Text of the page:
COLOGNE, Germany – European Union officials in Brussels are setting up a labyrinth of rules for non-bloc countries and their companies to join defense-cooperation projects under the PESCO framework.

The agreement is the product of efforts by Germany, which holds the rotating presidency of the Council of the European Union, to force a compromise on an issue that had been simmering for years. The idea is to preserve the intent of PESCO – improving defense cooperation among member states and protect companies here – while keeping the door open for outsiders, especially NATO countries, to partake.

In the end, the agreement text leans heavily in the direction of making third-party participation an exceptional affair, with a heavy dose of subjectivity involved in pre-selecting partners and the requirement for unanimous approval by all members to eventually grant an invitation.

The PESCO framework envisions groups of countries working together – three, at least – to solve defense problems that range from military logistics to cyber warfare. There are currently 47 such projects on the books. Approved projects can apply for subsidies through the multibillion-dollar European Defence Fund.

The compromise on non-EU countries' participation “provides for an admission process in several stages,” the Germany defense ministry said in a statement Nov. 5. “The European Council decides on every case individually.”

Those case-by-case reviews are designed to dispel any notion of an automatic process for outsiders into what defense-minded officials throughout Europe hope will evolve into a reliable pipeline for building military capabilities on the continent.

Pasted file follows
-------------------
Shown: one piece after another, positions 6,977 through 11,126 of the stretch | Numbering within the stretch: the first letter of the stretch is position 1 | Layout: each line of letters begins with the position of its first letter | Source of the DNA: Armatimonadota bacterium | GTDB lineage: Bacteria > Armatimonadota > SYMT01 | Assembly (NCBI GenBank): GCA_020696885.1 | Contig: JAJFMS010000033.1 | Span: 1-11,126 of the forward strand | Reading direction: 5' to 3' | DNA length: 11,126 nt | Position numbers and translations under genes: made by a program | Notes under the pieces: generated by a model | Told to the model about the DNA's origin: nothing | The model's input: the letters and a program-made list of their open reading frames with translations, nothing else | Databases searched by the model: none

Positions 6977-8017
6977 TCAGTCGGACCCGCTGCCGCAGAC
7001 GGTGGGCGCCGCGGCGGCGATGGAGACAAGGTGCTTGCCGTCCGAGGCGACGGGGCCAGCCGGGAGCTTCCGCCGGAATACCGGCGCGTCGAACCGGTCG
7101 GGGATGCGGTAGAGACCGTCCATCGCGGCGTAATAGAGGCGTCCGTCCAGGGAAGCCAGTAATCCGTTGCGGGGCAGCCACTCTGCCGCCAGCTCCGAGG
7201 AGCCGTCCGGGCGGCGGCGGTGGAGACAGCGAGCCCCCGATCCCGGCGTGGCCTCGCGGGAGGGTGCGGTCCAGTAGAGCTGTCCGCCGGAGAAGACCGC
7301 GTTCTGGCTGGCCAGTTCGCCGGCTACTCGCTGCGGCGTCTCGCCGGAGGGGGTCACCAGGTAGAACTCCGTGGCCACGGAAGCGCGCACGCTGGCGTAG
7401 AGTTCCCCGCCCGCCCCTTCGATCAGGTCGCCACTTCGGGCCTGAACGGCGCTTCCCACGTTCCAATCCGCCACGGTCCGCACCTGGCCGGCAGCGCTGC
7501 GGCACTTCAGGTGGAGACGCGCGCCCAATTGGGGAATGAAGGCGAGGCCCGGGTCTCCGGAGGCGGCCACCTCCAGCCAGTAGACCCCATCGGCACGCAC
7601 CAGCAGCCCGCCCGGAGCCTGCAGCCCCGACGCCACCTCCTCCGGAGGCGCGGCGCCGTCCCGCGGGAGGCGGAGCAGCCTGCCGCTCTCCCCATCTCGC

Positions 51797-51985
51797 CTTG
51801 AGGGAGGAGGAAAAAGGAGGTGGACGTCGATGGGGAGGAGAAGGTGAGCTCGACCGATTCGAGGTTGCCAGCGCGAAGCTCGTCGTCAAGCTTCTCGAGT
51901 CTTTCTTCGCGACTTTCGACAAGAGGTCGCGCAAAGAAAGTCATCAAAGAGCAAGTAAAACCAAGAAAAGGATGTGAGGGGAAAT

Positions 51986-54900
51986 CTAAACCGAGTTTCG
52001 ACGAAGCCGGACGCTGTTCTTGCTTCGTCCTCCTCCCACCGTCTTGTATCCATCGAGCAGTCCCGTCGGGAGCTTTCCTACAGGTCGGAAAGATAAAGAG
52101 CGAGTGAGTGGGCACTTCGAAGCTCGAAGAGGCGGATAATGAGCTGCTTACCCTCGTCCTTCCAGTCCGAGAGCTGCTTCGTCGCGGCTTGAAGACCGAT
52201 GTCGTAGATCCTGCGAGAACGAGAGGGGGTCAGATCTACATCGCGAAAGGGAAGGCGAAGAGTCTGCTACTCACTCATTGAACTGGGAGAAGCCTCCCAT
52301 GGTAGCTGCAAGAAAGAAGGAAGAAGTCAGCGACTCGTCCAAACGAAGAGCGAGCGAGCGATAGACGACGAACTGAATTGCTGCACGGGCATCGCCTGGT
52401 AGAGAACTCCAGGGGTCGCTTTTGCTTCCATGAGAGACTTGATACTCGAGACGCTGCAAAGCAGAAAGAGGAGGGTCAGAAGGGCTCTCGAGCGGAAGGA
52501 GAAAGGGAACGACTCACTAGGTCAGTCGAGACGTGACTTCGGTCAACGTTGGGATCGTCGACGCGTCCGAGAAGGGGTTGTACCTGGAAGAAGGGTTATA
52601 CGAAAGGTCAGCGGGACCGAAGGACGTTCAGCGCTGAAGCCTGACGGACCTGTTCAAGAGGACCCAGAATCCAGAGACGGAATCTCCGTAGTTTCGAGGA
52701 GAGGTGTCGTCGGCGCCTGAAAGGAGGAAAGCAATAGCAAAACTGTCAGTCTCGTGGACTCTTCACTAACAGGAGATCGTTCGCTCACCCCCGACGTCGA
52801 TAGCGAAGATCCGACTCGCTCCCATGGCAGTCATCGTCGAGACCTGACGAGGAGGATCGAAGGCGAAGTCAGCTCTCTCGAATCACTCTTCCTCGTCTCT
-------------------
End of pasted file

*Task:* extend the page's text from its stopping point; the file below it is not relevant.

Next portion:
“We have demonstrated Europe’s ability to act,” German Defense Minister Annegret Kramp-Karrenbauer said. “In two respects, we have given an important impetus – to PESCO and European defense policy, as well as to EU-NATO cooperation.”

It remains to be seen whether the most important NATO member, the United States, finds the the terms enticing. Trump administration officials in recent years have pushed for maximum openness of the bloc’s defense efforts to Washington and its powerful army of defense companies. When news of a draft compromise agreement first broke, a Pentagon spokesman told Defense News that officials there had no comment yet.

German officials plan to put the new agreement on the agenda at a Nov. 20 meeting of EU defense ministers.

Applicant countries must pass a series of requirements to invited to specific projects. For example, it must “share the values” of the European Union and honor “good, neighborly relations” with member countries. Applicants also must offer “substantial added value” to a given project, for example through “technical expertise or additional capabilities including operational or financial support,” the text states.

EU officials have been concerned about outside countries benefiting from defense know-how generated under PESCO and turning it against a member states. Such a scenario is plausible, for example, in the case of Turkey, which has threatened Greece and Cyprus over natural gas extraction rights in the Mediterranean.

As a result, the new pact includes a section that seeks to prevent the proliferation of technology against EU interests, to be codified in a separate agreement.

Additionally, interested non-EU countries must have a “security of information agreement” with the bloc, as well as a “administrative arrangement” with the European Defence Agency, according to the document.

Notable, the agreement sets out different rules for countries and defense companies, dubbed “entities” in the text, to partake in EU projects.

According to the German defense ministry, third-party states can strive to play a role “as of today.” Individual companies vying for contracts stemming from their governments' participation must wait until 2026, the agreement text states.

Sebastian Sprenger is Europe editor for Defense News, reporting on the state of the defense market in the region, and on U.S.-Europe cooperation and multinational investments in defense and global security. He previously served as managing editor for Defense News.

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